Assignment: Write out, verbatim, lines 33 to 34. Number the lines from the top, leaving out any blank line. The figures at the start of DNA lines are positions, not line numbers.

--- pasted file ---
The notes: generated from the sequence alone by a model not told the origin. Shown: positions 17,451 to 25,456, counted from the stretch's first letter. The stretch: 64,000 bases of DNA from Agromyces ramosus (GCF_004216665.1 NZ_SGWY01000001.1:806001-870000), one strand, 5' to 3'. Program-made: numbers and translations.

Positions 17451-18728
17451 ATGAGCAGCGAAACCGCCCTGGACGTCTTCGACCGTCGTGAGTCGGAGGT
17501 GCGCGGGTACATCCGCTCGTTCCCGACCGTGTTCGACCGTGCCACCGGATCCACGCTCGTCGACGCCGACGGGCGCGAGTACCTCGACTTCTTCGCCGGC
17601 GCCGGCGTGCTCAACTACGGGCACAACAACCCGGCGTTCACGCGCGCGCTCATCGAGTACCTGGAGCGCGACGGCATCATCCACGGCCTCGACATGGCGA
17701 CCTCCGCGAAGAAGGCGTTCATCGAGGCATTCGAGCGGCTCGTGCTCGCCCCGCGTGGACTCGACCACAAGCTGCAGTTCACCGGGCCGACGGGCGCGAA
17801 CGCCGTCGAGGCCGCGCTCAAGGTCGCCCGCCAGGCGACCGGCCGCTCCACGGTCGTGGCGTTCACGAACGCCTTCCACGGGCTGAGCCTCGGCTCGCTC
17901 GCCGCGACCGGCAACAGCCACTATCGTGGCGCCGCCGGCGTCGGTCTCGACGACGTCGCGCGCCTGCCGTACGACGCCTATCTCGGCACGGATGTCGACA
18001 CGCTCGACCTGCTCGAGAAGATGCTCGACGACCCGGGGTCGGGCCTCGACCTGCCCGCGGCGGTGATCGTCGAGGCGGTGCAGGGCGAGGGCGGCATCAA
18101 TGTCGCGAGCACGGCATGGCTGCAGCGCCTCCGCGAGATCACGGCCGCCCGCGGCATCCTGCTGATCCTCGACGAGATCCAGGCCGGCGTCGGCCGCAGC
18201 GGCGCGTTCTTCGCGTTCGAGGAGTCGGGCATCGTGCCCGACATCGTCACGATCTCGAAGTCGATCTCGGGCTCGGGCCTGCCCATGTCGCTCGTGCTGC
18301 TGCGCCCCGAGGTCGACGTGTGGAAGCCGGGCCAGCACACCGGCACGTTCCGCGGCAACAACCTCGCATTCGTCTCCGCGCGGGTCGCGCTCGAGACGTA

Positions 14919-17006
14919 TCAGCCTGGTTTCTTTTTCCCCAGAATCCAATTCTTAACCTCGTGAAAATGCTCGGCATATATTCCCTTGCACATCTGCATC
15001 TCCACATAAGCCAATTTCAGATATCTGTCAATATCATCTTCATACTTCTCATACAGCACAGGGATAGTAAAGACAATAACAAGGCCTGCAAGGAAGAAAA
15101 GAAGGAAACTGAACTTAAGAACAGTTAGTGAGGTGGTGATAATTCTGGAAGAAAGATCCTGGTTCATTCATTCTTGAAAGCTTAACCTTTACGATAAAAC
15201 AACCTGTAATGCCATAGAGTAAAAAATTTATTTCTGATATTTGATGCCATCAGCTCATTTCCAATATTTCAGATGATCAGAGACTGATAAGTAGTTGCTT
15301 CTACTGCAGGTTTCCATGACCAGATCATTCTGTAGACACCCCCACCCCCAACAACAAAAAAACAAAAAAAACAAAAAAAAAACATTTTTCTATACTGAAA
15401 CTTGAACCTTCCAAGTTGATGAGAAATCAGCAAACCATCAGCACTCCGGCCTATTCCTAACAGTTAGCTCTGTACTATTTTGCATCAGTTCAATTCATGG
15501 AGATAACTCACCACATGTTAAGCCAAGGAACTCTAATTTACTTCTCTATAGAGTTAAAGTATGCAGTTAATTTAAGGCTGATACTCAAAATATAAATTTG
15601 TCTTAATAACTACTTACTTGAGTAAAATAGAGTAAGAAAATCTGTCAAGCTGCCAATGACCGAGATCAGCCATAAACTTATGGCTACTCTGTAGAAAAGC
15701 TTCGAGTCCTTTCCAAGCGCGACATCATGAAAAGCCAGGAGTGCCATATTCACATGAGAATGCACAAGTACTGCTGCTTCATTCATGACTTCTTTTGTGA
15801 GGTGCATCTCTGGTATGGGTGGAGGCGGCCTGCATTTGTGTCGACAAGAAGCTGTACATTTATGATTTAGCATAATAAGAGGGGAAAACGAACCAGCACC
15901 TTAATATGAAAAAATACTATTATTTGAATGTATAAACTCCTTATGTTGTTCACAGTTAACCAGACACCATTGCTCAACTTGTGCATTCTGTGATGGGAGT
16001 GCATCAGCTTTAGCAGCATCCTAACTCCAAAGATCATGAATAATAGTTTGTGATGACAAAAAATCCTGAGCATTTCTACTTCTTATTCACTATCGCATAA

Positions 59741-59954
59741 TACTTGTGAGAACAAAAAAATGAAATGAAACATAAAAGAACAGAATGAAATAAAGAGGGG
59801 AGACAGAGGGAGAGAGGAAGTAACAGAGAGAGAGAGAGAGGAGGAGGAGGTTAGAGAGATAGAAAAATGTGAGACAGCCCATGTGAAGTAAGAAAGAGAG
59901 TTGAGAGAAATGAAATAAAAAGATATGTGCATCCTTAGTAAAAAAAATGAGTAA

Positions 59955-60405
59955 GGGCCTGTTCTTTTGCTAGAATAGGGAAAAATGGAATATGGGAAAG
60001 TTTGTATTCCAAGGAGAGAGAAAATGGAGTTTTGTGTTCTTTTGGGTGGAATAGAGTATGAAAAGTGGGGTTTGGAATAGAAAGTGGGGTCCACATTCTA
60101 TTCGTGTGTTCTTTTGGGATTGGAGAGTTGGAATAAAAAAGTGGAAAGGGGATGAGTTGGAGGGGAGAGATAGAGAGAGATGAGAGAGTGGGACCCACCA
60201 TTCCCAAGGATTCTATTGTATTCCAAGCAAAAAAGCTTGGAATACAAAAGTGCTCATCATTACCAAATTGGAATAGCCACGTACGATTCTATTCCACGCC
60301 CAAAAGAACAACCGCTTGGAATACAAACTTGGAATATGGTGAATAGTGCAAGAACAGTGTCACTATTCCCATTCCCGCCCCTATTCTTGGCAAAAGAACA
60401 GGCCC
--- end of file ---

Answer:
60101 TTCGTGTGTTCTTTTGGGATTGGAGAGTTGGAATAAAAAAGTGGAAAGGGGATGAGTTGGAGGGGAGAGATAGAGAGAGATGAGAGAGTGGGACCCACCA
60201 TTCCCAAGGATTCTATTGTATTCCAAGCAAAAAAGCTTGGAATACAAAAGTGCTCATCATTACCAAATTGGAATAGCCACGTACGATTCTATTCCACGCC